My local book club recently read The Night Circus by Erin Morgenstern. I was super excited about this pick because as sisters we had just finished reading Finale by Stephanie Garber. All three of us really enjoyed the whole Caraval series, and I had heard the two books were very similar. I must admit I found they were similar only so far as apples and oranges are both fruit. They’re both a little bit darker fantasy that revolve around a game, with excellent imagery and a romance thrown in, and that’s about it.
“It’s been two months since the Fates were freed from a deck of cards, two months since Legend claimed the throne for his own, and two months since Tella discovered the boy she fell in love with doesn’t really exist.
With lives, empires, and hearts hanging in the balance, Tella must decide if she’s going to trust Legend or a former enemy. After uncovering a secret that upends her life, Scarlett will need to do the impossible. And Legend has a choice to make that will forever change and define him.
Caraval is over, but perhaps the greatest game of all has begun. There are no spectators this time: only those who will win, and those who will lose everything.”
The Caraval Series is in the young adult genre, and is very much written as such. Which I have no problems with. If a novel is marketed as young adult, it should be written towards a young adult audience, which gives it a little bit different feel. It has all the elements a young adult novel should have, the battle between good and evil, the journey of the heroes, the transistion of someone becoming more than they were. Finale has all of these wrapped up in an exciting and unexpected story.
All three of us sisters loved that Finale was written from both Tella and Scarlet’s point of view. Stephanie Garber balanced the two perspectives very well, each sister’s voice was consistent and strong through their chapters.
There were a few surprises, and Stephanie has a beautiful way of showing and not just telling, she paints striking pictures with her words. The one element I had a hard time with was how much she used blood in this last novel. There had been glimpses of it in the other two, but it seemed a little overwhelmingly used in this one. Instead of an interesting twist in the story it became something that pulled me out and made me go, “weird”.
Stephanie Garber developed both love stories really well and left the readers delightfully satisfied at the end.
****low language, moderate violence, moderate romance
“The circus arrives without warning. No announcements precede it. It is simply there, when yesterday it was not. Within the black-and-white striped canvas tents is an utterly unique experience full of breathtaking amazements. It is called Le Cirque des Rêves, and it is only open at night.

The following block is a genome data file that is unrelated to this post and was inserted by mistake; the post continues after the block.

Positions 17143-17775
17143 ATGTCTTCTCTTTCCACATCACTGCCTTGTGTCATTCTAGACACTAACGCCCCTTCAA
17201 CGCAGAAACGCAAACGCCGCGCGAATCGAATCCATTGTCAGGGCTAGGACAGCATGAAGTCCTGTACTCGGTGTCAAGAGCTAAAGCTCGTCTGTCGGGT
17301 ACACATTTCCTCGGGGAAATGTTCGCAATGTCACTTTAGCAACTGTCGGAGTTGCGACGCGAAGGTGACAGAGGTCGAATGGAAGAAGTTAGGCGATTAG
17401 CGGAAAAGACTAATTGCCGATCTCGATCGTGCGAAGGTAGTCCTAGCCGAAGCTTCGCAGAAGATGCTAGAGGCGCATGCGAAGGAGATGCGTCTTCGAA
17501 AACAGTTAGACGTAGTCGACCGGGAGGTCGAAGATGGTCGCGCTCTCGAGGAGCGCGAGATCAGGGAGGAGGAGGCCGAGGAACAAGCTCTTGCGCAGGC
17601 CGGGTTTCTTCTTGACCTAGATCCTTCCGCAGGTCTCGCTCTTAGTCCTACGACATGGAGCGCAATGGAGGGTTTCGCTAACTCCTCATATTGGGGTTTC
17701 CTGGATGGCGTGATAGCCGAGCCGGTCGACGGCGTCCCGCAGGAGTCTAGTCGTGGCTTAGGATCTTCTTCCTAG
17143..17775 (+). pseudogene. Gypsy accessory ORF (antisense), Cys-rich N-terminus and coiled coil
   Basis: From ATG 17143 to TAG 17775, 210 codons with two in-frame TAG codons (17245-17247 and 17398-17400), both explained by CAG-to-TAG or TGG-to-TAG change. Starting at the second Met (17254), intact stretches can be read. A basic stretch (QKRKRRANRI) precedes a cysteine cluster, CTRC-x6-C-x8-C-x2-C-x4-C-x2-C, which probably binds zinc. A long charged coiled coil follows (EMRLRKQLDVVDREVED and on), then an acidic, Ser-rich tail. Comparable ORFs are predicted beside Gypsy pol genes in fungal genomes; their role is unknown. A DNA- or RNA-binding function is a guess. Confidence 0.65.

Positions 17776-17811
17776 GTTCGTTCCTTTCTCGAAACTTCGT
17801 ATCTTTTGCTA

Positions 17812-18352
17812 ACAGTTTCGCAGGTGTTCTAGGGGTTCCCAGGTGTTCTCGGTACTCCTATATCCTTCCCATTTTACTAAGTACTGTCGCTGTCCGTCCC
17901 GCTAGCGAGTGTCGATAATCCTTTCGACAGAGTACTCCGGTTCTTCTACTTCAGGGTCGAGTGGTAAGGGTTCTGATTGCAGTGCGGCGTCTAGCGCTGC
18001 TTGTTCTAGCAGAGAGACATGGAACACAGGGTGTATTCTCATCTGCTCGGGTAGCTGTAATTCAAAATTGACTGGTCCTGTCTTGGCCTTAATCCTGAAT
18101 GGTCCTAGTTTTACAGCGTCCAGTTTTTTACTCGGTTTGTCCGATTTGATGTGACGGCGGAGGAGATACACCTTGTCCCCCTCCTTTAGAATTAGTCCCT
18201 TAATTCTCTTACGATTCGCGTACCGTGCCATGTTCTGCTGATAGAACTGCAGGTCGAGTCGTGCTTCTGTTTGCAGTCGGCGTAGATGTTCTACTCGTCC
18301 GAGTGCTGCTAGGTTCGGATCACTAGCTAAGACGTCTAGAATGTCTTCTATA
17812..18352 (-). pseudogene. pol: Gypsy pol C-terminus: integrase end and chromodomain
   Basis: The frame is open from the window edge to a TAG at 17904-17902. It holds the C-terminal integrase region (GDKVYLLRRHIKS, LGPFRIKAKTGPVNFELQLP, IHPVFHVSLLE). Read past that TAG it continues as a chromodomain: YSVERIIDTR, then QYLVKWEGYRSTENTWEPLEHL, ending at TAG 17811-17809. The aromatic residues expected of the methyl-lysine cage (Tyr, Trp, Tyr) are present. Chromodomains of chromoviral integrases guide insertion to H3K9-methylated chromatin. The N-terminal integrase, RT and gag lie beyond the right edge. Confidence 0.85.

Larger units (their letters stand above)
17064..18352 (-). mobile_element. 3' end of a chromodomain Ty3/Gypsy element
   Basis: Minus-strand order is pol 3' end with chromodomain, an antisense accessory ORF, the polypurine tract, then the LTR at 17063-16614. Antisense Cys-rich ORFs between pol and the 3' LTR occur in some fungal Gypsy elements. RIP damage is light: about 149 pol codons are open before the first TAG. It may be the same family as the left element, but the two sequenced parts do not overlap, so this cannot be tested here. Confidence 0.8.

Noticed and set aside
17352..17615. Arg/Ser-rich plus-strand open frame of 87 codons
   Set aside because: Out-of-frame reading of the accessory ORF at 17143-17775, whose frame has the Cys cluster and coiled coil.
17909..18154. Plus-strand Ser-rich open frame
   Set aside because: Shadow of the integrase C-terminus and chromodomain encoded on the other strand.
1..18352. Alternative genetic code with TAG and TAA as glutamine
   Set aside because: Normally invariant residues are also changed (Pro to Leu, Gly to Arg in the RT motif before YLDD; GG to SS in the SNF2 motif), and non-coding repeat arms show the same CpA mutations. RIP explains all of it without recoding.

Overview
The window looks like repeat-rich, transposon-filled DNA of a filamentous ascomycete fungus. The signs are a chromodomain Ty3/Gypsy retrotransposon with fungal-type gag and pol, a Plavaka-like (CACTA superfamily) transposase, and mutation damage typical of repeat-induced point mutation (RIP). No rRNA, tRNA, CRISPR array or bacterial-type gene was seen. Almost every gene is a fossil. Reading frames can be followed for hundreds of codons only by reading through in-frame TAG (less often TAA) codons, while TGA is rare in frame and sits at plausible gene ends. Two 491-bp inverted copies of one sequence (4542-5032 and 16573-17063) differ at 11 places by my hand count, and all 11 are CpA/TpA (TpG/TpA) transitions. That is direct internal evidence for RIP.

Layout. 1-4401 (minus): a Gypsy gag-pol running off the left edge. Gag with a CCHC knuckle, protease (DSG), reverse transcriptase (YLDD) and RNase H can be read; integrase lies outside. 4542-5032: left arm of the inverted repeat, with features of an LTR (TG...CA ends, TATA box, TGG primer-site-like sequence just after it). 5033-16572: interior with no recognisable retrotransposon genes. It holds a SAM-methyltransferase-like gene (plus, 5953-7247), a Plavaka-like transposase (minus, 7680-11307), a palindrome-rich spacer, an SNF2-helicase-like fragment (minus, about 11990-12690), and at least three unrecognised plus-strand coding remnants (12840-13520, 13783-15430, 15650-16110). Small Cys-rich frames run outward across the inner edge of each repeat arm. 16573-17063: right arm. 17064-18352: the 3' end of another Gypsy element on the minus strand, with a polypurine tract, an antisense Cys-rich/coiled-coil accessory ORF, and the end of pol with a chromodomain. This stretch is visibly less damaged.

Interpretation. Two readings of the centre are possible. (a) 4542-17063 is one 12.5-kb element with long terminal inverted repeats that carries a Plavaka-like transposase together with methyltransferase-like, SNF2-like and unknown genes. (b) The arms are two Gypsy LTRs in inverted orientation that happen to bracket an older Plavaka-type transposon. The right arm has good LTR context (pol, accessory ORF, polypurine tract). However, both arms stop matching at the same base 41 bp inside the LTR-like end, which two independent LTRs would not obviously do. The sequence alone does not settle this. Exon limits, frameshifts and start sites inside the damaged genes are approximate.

But behind the scenes, a fierce competition is underway: a duel between two young magicians, Celia and Marco, who have been trained since childhood expressly for this purpose by their mercurial instructors. Unbeknownst to them both, this is a game in which only one can be left standing. Despite the high stakes, Celia and Marco soon tumble headfirst into love, setting off a domino effect of dangerous consequences, and leaving the lives of everyone, from the performers to the patrons, hanging in the balance.”
The Night Circus is definitely written for a more mature audience. Not only are the elements more mature, but the writing as a whole is on a more philosophical level. Both books were written very well for their intended audiences, but The Night Circus is definitely an more intellectual read.
Erin Morgenstern also has an incredible way of showing and not just telling. I could not only see each new aspect of the circus, but I could smell it, and taste it; she constantly made me hungry. Her metaphors created this whimsical magical lightness that captivated the reader all while telling a rather dark and foreboding tale that is anything but. It is miraculously done.
I felt like Marcus’ confession of love kind of came out of the blue. I was surprised at the lack of relationship development. I was surprised to find the relationship development come after his confession. You slowly see all the things he’s done for her through the circus. Though the relationship was beautifully developed, it was interesting to see it done in almost a reverse.
Poppet and Widget were fantastic comic relief, they were possibly my favorite characters.
Though the book leaves you with a very satisfied ending, you’re also left with a lot of wonderings. Good books make you think and feel, and The Night Circus definitely does that.
****high language, moderate violence, high romance
A few Explanations: There was not a lot of language, but there were a few harsher words (that were not just historically inaccurate, but a little out of place). The overall book is not racy, but there is one scene that pushes the book into high instead of moderate romance.